But what about the individual exchange users facilitating this activity? We can assume that many of the criminals sending funds to fiat off-ramps are using an account at the service that they themselves control. But in some cases, criminals work with specialized money laundering service providers, who control the accounts and help criminals convert their cryptocurrency into cash once it arrives at the exchange. Those businesses fall into the category of nested services, meaning services that are built on top of larger exchanges, using those exchanges’ deposit addresses to access their liquidity and trading pairs. Most nested services are legitimate businesses — many prominent over-the-counter (OTC) brokers, for instance, operate as nested services. However, on-chain data suggests that a small group of nested services facilitate the majority of money laundering, either due to negligence or purposeful catering to crypto criminals.
For that reason, it’s useful to analyze the specific service deposit addresses that account for the majority of money laundering activity, as we can generally attribute the activity of a given deposit address to a user at the service whose account is linked to that deposit address. In the graph below, we look at all off-ramp service deposit addresses that received any illicit funds in 2022, bucketed by the range in value of illicit funds received.
The graph shows that most cryptocurrency money laundering is facilitated by a very small group of people. Four deposit addresses cracked $100 million in illicit cryptocurrency received in 2022, and combined received just over $1.0 billion, while the 1.2 million deposit addresses receiving under $100 in illicit funds account for $38 million in total. Further, 51% of the $6.3 billion in illicit funds received by fiat off-ramp services in 2022 went to a group of just 542 deposit addresses. Those numbers represent a lower level of money laundering concentration at the deposit address level than we saw in 2021, even though 2022 saw a slight uptick in concentration at the service level. One possible reason for this is that continued law enforcement crackdowns against crypto money launderers, such as the shutdown of the exchange Bitzlato, have spooked the biggest money laundering service providers, or encouraged them to spread their operations across more deposit addresses.
We also see high variance in the degree of money laundering concentration by crime type.
Just 21 deposit addresses account for 50% of all funds sent from ransomware to fiat off-ramps, while the top 21 deposit addresses for funds received from darknet markets account for just 18%.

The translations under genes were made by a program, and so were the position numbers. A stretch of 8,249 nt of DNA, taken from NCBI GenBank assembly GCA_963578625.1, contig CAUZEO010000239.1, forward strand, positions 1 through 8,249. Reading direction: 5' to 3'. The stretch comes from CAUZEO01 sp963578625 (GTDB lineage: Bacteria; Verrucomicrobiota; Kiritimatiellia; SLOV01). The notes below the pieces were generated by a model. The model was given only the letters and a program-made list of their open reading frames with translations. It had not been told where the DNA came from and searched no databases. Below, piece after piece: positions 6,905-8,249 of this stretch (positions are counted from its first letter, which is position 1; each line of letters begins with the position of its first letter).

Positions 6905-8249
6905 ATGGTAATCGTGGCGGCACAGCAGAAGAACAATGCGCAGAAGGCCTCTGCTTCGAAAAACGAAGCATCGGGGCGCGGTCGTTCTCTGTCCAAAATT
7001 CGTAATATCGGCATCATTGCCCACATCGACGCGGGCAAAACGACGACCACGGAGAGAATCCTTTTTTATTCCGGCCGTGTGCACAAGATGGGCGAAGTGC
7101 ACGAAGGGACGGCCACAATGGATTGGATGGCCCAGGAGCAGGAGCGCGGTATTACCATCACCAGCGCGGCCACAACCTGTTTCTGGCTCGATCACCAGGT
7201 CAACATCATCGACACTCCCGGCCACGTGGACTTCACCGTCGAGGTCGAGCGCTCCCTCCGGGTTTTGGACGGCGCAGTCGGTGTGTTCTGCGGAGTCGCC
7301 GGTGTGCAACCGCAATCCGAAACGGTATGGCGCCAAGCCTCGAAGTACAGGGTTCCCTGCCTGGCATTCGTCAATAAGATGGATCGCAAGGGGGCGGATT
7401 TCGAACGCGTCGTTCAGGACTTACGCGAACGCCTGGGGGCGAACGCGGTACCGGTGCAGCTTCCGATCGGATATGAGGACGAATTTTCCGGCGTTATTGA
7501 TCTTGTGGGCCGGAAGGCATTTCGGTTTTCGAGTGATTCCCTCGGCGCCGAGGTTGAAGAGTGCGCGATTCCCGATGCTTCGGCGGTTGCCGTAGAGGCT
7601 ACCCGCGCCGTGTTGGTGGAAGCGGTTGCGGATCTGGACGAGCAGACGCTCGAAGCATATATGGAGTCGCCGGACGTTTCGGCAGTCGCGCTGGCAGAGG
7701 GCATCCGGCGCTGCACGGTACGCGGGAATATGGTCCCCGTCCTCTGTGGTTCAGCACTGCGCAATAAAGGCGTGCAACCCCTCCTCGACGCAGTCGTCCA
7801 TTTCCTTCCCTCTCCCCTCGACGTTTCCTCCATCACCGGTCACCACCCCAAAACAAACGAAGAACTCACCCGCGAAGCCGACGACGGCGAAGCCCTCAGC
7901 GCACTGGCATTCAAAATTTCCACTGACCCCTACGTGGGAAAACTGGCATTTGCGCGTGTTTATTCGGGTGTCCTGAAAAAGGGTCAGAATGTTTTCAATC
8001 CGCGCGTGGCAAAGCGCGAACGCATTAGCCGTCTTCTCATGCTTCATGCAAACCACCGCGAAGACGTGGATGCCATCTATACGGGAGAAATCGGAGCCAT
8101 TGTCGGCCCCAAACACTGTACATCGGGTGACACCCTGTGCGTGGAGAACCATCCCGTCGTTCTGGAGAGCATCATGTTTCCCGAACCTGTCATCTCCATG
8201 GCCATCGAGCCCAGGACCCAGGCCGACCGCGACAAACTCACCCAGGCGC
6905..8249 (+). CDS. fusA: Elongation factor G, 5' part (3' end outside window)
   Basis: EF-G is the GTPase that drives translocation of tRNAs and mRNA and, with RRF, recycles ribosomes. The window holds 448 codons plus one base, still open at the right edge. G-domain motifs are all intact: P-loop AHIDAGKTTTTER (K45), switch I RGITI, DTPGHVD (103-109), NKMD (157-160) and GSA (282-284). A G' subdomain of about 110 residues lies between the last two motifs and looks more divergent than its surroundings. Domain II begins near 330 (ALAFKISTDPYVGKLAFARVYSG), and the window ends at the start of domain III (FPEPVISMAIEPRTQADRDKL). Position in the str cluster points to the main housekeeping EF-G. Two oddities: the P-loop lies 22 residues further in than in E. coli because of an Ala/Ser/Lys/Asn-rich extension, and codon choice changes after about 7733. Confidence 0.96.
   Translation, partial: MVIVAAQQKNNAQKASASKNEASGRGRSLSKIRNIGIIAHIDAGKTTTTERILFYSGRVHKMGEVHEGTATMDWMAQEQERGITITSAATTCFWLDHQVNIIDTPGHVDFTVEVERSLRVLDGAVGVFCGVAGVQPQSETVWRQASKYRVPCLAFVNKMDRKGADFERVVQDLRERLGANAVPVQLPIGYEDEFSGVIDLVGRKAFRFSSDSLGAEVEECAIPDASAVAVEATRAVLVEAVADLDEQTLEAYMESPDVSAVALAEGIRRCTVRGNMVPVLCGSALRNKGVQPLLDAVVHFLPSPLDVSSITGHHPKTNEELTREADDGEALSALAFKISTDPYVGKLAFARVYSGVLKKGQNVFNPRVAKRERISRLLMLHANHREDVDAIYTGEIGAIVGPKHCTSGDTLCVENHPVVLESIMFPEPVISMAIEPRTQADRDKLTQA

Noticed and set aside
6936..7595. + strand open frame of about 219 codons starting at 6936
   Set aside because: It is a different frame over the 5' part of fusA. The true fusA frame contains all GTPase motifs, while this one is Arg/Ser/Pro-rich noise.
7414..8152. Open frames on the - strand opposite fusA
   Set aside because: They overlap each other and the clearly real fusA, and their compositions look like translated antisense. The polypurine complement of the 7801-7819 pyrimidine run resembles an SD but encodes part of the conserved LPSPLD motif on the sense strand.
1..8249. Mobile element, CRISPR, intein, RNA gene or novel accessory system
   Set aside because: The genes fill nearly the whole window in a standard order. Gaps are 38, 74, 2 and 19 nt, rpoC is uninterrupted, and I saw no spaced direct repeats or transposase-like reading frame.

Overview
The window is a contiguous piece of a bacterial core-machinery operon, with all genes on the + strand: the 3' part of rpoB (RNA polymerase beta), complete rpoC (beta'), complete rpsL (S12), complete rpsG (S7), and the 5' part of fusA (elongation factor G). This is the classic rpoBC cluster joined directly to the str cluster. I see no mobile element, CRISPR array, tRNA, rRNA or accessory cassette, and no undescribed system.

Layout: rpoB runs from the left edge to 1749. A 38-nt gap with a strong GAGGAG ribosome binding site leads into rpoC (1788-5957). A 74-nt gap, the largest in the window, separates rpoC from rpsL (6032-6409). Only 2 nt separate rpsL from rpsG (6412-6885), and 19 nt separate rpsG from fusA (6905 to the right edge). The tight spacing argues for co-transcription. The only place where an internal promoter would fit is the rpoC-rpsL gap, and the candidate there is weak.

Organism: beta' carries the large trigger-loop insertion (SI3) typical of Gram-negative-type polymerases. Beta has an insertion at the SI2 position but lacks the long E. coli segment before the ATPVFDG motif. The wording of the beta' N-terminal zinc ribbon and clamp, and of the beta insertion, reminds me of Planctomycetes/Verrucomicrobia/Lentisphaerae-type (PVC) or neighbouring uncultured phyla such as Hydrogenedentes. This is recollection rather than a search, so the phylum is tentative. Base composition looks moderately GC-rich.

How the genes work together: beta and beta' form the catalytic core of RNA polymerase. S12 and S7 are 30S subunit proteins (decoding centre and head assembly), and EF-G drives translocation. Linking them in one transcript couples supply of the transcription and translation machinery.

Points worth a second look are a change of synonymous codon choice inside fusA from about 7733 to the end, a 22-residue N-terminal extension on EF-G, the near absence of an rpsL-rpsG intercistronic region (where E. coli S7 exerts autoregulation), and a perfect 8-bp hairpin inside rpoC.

Despite the drop in overall concentration, 51% of illicit funds moving to just 542 deposit addresses at 83 exchanges still represents a high level of money laundering concentration. If law enforcement and compliance teams were able to disrupt the individuals and groups behind those addresses, it would be much more difficult for criminals to launder cryptocurrency at scale, and go a long way toward making the ecosystem safer.
Underground money laundering services are a growing concern
Another money laundering trend we’ve observed is the growth of underground services that aren’t as publicly accessible or well-known as standard mixers, as they are typically accessible only through private messaging apps or the Tor browser, and usually only advertised on darknet forums.
We’ve written in past Crypto Crime reports about OTC brokers nested on exchanges that launder large quantities of illicit funds – many of which seem to explicitly cater to cybercriminals. While this activity still exists, we’re also seeing the rise of services with brand names and custom infrastructure, which vary in terms of complexity. Some function simply as networks of private wallets, while others are more akin to an instant exchanger or mixer. But generally, what links them is that they typically move cryptocurrency to exchanges on behalf of cybercriminals, exchange them for either fiat currency or clean crypto, then send that back to the cybercriminals. Like the nested OTC services, many of these underground services also use those exchanges for liquidity. We can see one example on the Chainalysis Reactor graph below, though names of relevant illicit organizations have been redacted due to ongoing investigations.
In this case, the underground laundering service, which functions similarly to a mixer, helped an affiliate for a prominent ransomware strain move funds to a deposit address at a large, centralized exchange. The deposit address is believed to be controlled by the laundering service itself.